CC BY-NC-ND 4.0 · Indian Journal of Cardiovascular Disease in Women - WINCARS 2020; 5(04): 327-330
DOI: 10.1055/s-0040-1722556
Case Report

Risk Factors in Young Female Patient with Polycystic Ovary Syndrome presenting with Acute Myocardial Infarction

Vivek Vilas Manade
1  Department of Cardiology, Dr. D. Y. Patil Medical College, Pimpri, Pune, Maharashtra, India
,
C Sridevi
1  Department of Cardiology, Dr. D. Y. Patil Medical College, Pimpri, Pune, Maharashtra, India
› Institutsangaben
 

Abstract

Polycystic ovary syndrome (PCOS) is known to cause weight gain, nonspecific inflammation, dyslipidemia, and coronary artery disease (CAD).

Oral contraceptives (OCs) also cause venous and arterial thromboembolism, cerebrovascular accidents (CVA), and acute coronary syndrome (ACS). Myocardial infarction (MI) is comparatively less common in patients taking newer generation OCs, particularly if risk factors for CAD are absent, but the risk for venous thromboembolism is still high.

Therefore, OCs should be considered in properly selected patients after weighing risks and benefits.


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Introduction

Polycystic ovary syndrome (PCOS) is associated with acute coronary syndrome (ACS), particularly acute myocardial infarction (AMI) secondary to obesity, low-grade inflammation, dyslipidemia, and endothelial dysfunction. This risk of AMI further increases with the presence of traditional risk factors for MI.

We are presenting a case of a young female on oral contraceptives (OCs) for PCOS with total thrombotic occlusion of left anterior descending (LAD) artery causing AMI with multiple risk factors.


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Case Report

A 22-year-old female residing at Pimpri-Pune, 2nd year M.A. student, presented with chest pain for a period of 8 to 9 hours. The patient was apparently stable in the morning, but then she developed a sudden onset of chest pain while having her lunch at approximately 2:30 PM. The pain was burning in nature, lasting for a few minutes, radiating to the epigastric region, and not being relieved by taking antacids and pain killers. It was not associated with cough, expectoration, dyspnea, palpitations, syncope, fever, trauma, and nausea or vomiting. The intensity of chest pain increased at approximately 3:00 PM for which she came to Dr. D. Y. Patil Hospital, Pimpri, Pune at about 4:00 pm She was hemodynamically stable. Her ECG on arrival ([Fig. 1]) and subsequent serial ECGs were normal. Her CPK-MB was 28 and Trop-T negative. She was advised hospitalization but she refused to stay.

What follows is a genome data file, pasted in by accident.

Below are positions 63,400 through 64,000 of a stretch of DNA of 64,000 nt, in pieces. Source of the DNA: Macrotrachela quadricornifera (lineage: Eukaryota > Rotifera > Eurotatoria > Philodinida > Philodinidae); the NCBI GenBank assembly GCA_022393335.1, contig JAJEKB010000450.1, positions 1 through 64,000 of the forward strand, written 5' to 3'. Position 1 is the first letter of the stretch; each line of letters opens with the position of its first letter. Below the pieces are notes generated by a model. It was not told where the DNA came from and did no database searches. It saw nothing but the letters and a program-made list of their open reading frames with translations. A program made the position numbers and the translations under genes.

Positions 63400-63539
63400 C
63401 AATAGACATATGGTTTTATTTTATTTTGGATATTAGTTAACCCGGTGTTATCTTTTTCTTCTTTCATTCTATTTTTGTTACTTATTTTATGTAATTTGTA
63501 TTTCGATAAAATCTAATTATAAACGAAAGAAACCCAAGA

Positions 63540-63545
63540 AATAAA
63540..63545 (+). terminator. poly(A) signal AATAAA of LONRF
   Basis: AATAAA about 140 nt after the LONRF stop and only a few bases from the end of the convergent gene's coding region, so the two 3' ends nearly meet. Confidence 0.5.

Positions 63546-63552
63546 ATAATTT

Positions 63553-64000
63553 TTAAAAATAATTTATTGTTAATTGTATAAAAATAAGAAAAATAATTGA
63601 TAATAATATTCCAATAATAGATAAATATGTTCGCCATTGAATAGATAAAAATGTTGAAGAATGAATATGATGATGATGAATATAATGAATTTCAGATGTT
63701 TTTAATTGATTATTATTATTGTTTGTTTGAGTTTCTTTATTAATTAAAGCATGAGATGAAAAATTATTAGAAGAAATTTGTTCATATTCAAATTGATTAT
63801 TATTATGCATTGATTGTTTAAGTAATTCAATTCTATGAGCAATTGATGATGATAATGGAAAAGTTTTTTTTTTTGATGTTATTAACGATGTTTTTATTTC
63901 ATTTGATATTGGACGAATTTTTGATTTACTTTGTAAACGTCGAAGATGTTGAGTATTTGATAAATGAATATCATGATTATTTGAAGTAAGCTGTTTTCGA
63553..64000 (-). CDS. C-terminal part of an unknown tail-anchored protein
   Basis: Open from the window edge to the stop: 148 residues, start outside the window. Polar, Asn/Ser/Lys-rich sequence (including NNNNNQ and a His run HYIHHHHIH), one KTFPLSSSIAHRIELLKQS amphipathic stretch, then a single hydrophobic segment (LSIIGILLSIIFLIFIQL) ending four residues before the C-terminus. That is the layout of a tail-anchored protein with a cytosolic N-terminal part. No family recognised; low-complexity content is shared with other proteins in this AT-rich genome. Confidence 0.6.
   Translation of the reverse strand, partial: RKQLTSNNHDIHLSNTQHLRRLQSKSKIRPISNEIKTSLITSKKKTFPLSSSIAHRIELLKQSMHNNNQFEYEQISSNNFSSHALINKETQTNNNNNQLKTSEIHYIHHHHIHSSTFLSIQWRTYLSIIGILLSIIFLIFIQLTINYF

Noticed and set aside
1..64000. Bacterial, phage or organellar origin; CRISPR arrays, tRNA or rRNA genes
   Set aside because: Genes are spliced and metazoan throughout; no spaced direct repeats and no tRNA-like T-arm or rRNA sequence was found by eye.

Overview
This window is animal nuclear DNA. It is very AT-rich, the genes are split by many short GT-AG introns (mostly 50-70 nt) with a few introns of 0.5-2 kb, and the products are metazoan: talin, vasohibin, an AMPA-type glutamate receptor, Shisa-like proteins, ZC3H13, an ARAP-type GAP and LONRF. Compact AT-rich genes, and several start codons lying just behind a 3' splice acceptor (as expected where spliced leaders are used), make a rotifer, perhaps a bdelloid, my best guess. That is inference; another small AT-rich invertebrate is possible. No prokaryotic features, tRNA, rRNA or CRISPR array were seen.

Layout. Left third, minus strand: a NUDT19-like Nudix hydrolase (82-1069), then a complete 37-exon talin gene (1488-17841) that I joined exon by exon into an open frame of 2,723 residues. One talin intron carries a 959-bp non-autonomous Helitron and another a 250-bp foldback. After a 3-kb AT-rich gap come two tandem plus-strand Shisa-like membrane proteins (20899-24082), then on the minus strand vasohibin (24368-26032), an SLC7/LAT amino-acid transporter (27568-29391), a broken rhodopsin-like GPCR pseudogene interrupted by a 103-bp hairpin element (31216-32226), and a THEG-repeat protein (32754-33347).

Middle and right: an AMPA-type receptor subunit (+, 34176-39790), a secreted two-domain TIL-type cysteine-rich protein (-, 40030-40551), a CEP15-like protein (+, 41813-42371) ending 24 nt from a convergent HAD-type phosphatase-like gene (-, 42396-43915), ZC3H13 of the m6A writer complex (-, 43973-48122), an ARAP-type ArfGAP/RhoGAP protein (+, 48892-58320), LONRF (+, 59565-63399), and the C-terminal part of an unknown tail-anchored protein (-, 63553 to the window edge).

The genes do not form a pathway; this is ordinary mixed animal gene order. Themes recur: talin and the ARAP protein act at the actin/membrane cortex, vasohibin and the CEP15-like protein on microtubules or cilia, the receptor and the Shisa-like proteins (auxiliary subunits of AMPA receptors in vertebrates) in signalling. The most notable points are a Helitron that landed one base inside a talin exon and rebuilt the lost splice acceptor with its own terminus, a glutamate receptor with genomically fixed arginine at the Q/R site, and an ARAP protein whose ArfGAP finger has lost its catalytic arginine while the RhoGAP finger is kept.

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Fig. 1 1st ECG on presentation.

At about 9:00 PM , she developed severe retrosternal chest pain associated with profuse sweating and giddiness. The pain was radiating to the back, neck, and left arm, and persistent. She was brought by her friends to the hospital at approximately 11:00 PM. Her ECG was showing extensive anterior wall MI ([Fig. 2]).

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Fig. 2 2nd ECG on presentation: AWMI. Abbreviation: AWMI, anterior wall myocardial infarction.

Her ECHO revealed apical, apico-septal, midseptal, and apico-anterior segments were akinetic. EF: 35%

She was K/C/O PCOS for 3 to 4 years and on regular treatment. She was taking tablet DEVIRY 10 mg (medroxyprogesterone) one tablet daily for 3 to 4 years continuously and tablet ORAL-L (0.15 mg levonorgestrel and 30 μg Ethinyl estradiol) since the last 1 month once daily along with some Ayurvedic medications.

Her parents were afflicted with hypertension (HTN), and her mother had h/o two spontaneous abortions, with no h/o any major cardiac events in family members.

She experienced emotional stress regarding her personal issues for the last 1 year.

She was hemodynamically stable. Her general and systemic examination was normal, except obesity with body mass index (BMI) of 32 Kg/m2.

Primary treatment was given and the patient was shifted to the Cath-laboratory for primary percutaneous coronary intervention (PCI) (radial approach) with door to balloon time being < 90 minutes (80 minutes).